That's a great answer. So, in addition to teaching, you also have your consulting company. That means you've really worked across many different parts of our industry during your career, looking at things from many sides. What's different about those different perspectives, and what aspect of the industry do you find most rewarding?

Aguilera:

That is correct. And, I think that goes back to these professors that I had that taught me about so many different things so well: petrophysics, hydraulic fracturing, completions, reservoir engineering, [and] simulation. Because I learned about all of these things, then when I went into consulting, I was able to tackle all of these problems and look at them from different perspectives. So, I don't specialize on one topic. I do many different things, but on a kind of reservoir, naturally fractured reservoirs and shale reservoirs, and that gives me a good perspective. So, I go to any place around the world, and I'm able to talk to the geophysicist, the geologist, to the drilling engineer, reservoir engineer in pretty clear terms. And that has helped a lot in my consulting business.

Smith:

You have a son, also named Roberto, who's followed your footsteps into our industry and into teaching. So, tell me a little bit about that and how you felt when he chose oil and gas as his profession.

Aguilera:

My son Roberto, middle initial F, was born in Quebec when we were living in Quebec. And he went to school at the University of Calgary. He went to the Haskayne School of Business, got a degree, Bachelor of Commerce, worked with my company, Servipetrol, Ltd., for a little while. Then, when he decided he wanted to do a masters and a PhD in energy economics, I recommended him to go to Colorado School of Mines, where I had been because they had a great program on energy economics. So, he went there. He did very well, met some great professors, also then wrote a book called The Price of Oil with one of his professors. The book did extremely well, and one of the interesting things is that, when the oil price was about $130 or $140, his work and the work of some of his professors indicated that the oil price was going to go down, that it was a bubble, that it was going to burst; and, he was right.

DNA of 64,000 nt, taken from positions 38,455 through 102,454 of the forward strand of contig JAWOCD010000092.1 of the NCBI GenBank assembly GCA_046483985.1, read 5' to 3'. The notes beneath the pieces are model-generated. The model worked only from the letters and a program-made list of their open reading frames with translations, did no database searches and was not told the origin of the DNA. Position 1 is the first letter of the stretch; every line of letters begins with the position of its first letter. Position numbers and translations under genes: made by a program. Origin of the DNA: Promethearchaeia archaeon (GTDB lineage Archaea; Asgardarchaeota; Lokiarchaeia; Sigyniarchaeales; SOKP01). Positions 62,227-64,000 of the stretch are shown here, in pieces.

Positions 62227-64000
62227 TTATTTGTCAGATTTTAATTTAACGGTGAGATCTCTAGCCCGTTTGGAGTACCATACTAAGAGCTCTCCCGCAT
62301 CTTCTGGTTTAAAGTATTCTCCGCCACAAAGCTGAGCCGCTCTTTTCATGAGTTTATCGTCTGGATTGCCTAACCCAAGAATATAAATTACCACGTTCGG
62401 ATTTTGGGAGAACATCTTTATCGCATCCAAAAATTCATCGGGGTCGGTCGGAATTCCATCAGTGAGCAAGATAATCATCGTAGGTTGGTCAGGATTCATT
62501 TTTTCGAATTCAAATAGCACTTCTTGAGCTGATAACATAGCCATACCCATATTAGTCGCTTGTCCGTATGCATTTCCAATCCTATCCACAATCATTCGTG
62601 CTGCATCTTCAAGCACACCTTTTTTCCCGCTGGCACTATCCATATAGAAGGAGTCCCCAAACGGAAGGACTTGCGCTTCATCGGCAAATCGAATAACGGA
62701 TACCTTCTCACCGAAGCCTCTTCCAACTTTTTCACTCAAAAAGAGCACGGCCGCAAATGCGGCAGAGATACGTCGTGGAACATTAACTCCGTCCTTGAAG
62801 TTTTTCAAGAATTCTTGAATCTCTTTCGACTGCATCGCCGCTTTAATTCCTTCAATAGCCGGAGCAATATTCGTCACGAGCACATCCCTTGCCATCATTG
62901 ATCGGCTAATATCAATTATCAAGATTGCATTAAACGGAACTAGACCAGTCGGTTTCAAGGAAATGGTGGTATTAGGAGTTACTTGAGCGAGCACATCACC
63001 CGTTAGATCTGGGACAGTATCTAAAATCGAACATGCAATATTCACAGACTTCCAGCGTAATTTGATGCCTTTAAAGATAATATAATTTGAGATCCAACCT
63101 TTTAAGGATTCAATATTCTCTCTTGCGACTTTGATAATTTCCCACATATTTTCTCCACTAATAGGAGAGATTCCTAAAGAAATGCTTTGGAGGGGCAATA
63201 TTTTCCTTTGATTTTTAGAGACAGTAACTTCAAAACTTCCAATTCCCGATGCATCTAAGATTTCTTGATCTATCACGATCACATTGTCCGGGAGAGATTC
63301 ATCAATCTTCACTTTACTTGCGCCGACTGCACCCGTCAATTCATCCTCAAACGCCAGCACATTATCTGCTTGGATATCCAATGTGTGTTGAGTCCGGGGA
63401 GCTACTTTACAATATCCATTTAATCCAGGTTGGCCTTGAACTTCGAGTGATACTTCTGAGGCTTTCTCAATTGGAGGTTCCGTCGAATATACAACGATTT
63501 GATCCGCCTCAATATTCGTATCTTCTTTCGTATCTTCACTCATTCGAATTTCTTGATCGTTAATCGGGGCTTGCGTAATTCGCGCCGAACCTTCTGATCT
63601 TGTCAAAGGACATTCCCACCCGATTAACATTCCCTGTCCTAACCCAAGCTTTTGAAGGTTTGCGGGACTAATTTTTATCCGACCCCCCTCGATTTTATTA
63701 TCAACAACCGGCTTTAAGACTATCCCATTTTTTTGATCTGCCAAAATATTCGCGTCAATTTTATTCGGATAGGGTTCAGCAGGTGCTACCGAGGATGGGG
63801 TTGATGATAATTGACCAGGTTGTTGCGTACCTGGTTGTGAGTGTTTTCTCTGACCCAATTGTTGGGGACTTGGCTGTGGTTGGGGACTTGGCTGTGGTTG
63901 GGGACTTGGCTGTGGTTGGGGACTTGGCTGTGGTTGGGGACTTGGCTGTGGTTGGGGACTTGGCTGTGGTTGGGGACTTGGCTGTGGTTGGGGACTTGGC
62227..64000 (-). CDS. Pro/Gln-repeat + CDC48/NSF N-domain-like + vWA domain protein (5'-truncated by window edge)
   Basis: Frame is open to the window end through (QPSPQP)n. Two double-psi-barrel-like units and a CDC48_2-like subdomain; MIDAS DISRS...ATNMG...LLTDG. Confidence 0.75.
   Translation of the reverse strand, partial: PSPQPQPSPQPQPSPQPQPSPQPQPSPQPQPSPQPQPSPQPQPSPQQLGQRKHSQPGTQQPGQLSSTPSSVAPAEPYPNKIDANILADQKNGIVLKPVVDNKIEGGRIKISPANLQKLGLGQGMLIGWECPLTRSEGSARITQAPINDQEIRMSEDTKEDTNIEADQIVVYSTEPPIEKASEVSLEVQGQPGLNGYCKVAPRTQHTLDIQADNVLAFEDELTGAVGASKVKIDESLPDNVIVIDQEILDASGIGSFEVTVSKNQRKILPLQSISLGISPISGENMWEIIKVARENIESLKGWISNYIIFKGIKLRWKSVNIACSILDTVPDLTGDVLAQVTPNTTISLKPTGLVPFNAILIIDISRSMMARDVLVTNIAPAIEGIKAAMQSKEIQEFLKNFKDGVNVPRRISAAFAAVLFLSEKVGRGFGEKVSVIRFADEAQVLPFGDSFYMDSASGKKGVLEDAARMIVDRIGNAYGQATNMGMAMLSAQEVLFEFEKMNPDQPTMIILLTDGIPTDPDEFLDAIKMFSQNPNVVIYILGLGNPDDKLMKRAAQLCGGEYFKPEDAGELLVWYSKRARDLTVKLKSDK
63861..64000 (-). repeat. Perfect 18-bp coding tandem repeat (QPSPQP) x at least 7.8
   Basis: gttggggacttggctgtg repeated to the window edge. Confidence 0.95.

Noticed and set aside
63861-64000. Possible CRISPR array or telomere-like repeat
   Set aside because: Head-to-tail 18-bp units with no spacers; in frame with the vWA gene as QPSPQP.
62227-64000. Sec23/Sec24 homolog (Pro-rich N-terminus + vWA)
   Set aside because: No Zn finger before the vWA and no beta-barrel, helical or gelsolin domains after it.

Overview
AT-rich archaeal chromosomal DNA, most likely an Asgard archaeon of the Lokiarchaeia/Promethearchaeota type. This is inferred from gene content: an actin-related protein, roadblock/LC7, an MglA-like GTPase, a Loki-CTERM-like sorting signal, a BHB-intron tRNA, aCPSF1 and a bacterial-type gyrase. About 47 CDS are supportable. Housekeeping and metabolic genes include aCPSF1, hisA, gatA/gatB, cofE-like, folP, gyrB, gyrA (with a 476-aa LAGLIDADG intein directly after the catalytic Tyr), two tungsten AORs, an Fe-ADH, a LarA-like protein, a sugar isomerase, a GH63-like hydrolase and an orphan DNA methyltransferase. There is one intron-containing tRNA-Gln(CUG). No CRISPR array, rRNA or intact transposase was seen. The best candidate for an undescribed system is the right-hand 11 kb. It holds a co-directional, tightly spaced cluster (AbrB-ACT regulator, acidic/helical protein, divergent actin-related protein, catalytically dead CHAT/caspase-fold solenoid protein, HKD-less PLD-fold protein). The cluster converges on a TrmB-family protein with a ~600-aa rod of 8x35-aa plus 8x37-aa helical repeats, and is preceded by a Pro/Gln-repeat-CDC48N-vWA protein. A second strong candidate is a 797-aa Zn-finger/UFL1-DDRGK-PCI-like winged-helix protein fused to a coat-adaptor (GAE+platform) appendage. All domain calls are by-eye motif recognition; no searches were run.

Then, because of that, the book was very successful. It was acclaimed in financial circles. Because of that, then he ended up being a Distinguished Lecturer of the SPE. That was great for me. I felt really very proud when I saw that he had been selected to do that on a topic that is so difficult because talking about the oil price is very difficult. It's very complex, but he did handle it very well. I hear from some colleagues in different places around the world, and they said he did a very good job. As part of this, he has spent a few years working in Vienna for OPEC. He was co-author of the OPEC Outlook for several years and very well received. Then, once he left OPEC, then he went back to Australia. He's now in Perth, working in the Oil and Gas Innovation Center at Curtin University. So, he's a young person but very dynamic. He's doing very well. So, I'm very proud of everything that he's doing.

EXCITING EXPERIENCES AS AN SPE DISTINGUISHED LECTURER[edit | edit source]

Smith:

So, you were also a Distinguished Lecturer in 2000 and 2001. Tell me about your experience. Most DLs, I know, have some great stories.

Aguilera: